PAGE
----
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If my origional function was:

document.getElementsByClassName('blah')[9].innerHTML = 'blah';

...how would I change that so I get that same item in jquery? I have this, but when I put '[9]' at the end it doesnt work:

$(data).find('.blah')[9].html();

It I leave the [9] out, it only gets the first item whose class name is 'blah', and I want it to get the 10th item.

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8 Answers 8

up vote 10 down vote accepted

The equivalent of

document.getElementsByClassName('blah')[9].innerHTML = 'blah';

is to use the :eq pseudo-selector:

$(".blah:eq(9)").html('blah');

or the eq function:

$(".blah").eq(9).html('blah');

(...and then the html function to set the inner HTML.)

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2  
Prefer the .eq() as the :eq() pseudo class is non-standard and will thus trigger sizzle (jQuery's selector engine) instead. This is slower than the native querySelectorAll() which is used whenever possible –  rodneyrehm Mar 30 '13 at 13:55
1  
@rodneyrehm: Yes. In the extremely rare cases where it matters. I prefer the function version anyway, truth be told. And yes, there is a marginal speed benefit (again, for those extremely rare cases): jsperf.com/eq-sel-vs-function –  T.J. Crowder Mar 30 '13 at 14:09
1  
@T.J.Crowder: +1 and just to add for OPs and future user's benefit why $(data).find('.blah')[9].html(); didn't work as I didn't see that addressed directly. @Alex: When using [9] you are getting the HTML element reference not a jQuery wrapped object. Hence you cannot call any jQuery methods on it. That is why you would have to use .innerHTML instead: $(data).find('.blah')[9].innerHtml;. Which incidentally is very fast as well (about same as .eq()) when being pedantic about performance to that level: jsperf.com/eq-sel-vs-function/2 –  François Wahl Mar 30 '13 at 14:44
    
thank you! find it a lot! –  ofir_aghai Aug 3 at 1:03

See what you are looking for is :eq():

$('.blah').eq(9).html('blah');

because :eq() is 0 indexed,so :eq(9) will find the item at 10th index.

.eq() jQuery doc

There is :nth-child() function too:

$('.blah:nth-child(10)').html('blah');

because :nth-child() is 1 indexed so you have to give place 10th position there.

:nth-child() jQuery doc

from the docs:

Because jQuery's implementation of :nth- selectors is strictly derived from the CSS specification, the value of n is "1-indexed", meaning that the counting starts at 1. For other selector expressions such as :eq() or :even jQuery follows JavaScript's "0-indexed" counting. Given a single containing two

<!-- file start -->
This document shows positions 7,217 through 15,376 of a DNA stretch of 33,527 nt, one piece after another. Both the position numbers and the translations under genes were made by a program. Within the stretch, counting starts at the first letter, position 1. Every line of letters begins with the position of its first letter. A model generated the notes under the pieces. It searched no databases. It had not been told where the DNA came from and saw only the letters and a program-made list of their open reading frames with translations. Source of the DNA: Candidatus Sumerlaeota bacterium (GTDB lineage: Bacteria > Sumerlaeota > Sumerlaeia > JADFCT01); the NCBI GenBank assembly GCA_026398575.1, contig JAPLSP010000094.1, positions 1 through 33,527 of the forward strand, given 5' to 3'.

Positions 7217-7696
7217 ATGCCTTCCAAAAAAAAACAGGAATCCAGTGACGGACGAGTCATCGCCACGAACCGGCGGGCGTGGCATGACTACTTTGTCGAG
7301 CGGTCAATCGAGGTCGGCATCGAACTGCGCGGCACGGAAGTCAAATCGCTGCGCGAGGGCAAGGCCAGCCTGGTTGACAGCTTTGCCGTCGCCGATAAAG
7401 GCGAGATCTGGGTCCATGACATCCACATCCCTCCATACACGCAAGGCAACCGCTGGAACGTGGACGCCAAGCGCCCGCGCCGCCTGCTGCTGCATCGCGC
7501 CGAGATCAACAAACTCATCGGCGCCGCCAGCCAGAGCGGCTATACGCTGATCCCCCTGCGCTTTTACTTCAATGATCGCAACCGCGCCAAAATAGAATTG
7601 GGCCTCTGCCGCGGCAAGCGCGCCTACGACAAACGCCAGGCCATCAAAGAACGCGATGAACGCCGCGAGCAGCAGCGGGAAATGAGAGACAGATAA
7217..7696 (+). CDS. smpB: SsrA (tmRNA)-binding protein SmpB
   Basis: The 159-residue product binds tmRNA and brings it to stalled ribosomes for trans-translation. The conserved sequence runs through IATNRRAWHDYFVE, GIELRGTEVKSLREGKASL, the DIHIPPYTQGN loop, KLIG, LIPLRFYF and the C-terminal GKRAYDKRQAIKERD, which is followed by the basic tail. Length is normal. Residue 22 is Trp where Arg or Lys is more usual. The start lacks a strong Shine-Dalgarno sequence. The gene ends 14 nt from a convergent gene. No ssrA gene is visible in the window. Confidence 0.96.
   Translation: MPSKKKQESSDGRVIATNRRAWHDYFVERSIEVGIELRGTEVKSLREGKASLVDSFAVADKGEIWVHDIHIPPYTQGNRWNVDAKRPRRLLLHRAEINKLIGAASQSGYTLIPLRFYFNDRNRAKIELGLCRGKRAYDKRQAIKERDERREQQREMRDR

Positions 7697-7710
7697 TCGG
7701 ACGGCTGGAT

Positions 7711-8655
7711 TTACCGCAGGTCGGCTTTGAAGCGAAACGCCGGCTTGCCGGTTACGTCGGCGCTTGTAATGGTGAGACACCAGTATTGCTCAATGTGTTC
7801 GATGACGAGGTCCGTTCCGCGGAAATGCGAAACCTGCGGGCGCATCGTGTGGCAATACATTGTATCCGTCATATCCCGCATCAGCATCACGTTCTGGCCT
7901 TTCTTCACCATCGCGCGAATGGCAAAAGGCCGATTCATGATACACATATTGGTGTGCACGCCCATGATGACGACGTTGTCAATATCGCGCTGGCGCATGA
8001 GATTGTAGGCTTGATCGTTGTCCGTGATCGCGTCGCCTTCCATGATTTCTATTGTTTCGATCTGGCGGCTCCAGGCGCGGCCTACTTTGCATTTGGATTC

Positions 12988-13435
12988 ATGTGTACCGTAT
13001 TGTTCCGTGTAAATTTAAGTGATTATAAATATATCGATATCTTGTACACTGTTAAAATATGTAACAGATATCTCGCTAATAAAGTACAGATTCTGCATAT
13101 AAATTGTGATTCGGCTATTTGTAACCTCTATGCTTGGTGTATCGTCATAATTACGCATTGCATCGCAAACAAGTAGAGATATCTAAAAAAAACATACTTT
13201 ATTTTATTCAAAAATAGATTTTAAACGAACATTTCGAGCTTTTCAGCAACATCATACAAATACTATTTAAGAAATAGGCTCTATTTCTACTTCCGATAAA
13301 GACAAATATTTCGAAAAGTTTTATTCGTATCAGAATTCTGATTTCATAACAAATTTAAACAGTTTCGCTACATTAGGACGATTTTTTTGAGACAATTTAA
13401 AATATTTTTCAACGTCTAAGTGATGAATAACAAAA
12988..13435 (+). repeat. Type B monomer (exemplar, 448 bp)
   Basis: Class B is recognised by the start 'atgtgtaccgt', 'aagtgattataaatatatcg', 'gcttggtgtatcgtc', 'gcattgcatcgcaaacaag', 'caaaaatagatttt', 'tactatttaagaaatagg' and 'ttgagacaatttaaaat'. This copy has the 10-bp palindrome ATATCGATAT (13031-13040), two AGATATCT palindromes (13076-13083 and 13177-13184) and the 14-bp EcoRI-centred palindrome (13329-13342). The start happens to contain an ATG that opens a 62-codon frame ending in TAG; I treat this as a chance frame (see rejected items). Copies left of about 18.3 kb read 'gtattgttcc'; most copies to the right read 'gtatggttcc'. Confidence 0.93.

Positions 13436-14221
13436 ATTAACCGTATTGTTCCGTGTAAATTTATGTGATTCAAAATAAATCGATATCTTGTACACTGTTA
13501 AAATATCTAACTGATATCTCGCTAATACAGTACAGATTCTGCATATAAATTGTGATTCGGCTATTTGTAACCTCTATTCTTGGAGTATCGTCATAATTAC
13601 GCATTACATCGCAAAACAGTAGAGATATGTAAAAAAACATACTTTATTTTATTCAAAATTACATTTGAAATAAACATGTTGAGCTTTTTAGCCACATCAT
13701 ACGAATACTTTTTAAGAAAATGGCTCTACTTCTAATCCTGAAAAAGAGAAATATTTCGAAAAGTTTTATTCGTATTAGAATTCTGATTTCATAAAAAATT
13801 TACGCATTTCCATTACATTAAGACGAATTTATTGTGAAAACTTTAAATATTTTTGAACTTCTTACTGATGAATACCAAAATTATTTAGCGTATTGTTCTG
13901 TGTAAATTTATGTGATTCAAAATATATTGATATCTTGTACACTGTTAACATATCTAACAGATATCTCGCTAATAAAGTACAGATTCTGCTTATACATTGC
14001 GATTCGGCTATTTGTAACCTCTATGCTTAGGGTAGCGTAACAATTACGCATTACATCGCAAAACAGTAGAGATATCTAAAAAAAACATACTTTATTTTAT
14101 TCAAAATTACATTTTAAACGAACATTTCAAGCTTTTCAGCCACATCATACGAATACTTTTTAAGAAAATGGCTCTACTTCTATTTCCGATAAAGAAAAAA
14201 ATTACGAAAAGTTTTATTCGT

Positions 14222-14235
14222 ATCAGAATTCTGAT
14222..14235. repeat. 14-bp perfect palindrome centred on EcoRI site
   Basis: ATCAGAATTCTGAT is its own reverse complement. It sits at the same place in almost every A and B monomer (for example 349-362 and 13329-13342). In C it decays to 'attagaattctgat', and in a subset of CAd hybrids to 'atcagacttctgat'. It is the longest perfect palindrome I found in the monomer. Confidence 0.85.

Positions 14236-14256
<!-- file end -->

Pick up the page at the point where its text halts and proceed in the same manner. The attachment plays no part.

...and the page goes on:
• s, $('li:nth-child(1)') selects the first
  • while $('li:eq(1)') selects the second.

  • share|improve this answer

    try the following

    $('.blah').eq(9).html('blah');
    
    share|improve this answer

    Another answer could be:

    $($(data).find('.blah')[9]).html();
    

    When you use [9] it returns a DOM object which doesn't know what function html() is but without [9] it returns a jQuery Object which the html() function is apart of.

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    Using eq(9) instead of [9] like this: $(data).find('.blah').eq(9).html() saves you from having to apply another jQuery wrapper around resulting DOM reference as eq() returns a jQuery wrapped object already. –  François Wahl Mar 30 '13 at 14:36

    Try this

    $(".blah:eq(9)").html('blah');
    
    share|improve this answer

    Try this

    $('.blah').eq(9).html('blah');
    
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    $('.blah')[9].innerHTML="BLAH";
    

    This should solve your problem

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    Use jquery for the selector but not for innerHTML? Why stop there? –  thescientist Mar 30 '13 at 14:20
        
    As far as I understood $('.blah')[9] returns DOM object not a jQuery object so jQuery methods can't be used any longer. –  Rohan210 Mar 30 '13 at 14:24

    You should also just be able to use jQuery's get() method:

    $('.blah').get(9)
    

    jQuery objects also function as indexed arrays as returned elements, so this should also work:

    $('.blah')[9]
    
    share|improve this answer

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